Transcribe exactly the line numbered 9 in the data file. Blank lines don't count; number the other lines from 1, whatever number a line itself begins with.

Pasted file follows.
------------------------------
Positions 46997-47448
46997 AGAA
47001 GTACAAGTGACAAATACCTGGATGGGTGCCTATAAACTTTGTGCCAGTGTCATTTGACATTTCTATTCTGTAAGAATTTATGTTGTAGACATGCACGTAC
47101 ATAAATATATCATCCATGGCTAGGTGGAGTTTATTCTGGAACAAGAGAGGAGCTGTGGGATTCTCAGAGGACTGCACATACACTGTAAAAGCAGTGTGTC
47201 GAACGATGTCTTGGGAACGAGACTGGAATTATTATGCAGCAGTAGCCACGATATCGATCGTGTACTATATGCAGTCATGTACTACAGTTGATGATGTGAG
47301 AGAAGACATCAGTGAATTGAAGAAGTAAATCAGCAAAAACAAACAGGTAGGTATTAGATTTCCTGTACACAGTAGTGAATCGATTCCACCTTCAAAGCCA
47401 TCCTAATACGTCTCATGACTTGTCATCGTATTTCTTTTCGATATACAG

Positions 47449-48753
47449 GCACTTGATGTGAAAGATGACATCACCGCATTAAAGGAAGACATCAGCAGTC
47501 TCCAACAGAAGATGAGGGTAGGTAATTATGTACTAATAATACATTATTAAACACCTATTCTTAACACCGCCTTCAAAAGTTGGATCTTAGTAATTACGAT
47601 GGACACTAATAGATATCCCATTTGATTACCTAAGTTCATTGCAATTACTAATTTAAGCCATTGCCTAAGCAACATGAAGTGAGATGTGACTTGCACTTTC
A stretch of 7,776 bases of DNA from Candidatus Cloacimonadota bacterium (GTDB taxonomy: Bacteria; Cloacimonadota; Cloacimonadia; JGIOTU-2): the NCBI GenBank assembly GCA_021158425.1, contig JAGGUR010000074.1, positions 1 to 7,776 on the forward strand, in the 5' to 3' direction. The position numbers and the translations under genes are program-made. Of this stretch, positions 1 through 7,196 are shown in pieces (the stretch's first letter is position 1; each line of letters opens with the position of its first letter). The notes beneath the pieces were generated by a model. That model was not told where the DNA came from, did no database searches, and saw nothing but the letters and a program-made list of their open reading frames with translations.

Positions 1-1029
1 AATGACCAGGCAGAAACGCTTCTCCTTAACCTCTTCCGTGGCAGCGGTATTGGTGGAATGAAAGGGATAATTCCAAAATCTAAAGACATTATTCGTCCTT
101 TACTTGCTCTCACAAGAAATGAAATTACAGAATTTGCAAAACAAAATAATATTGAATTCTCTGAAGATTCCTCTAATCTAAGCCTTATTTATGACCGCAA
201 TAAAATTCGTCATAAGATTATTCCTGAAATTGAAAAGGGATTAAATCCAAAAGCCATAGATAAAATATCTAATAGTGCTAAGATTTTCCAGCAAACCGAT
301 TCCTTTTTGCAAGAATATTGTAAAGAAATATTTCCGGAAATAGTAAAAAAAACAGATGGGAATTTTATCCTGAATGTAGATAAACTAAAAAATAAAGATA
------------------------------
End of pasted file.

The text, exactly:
47449 GCACTTGATGTGAAAGATGACATCACCGCATTAAAGGAAGACATCAGCAGTC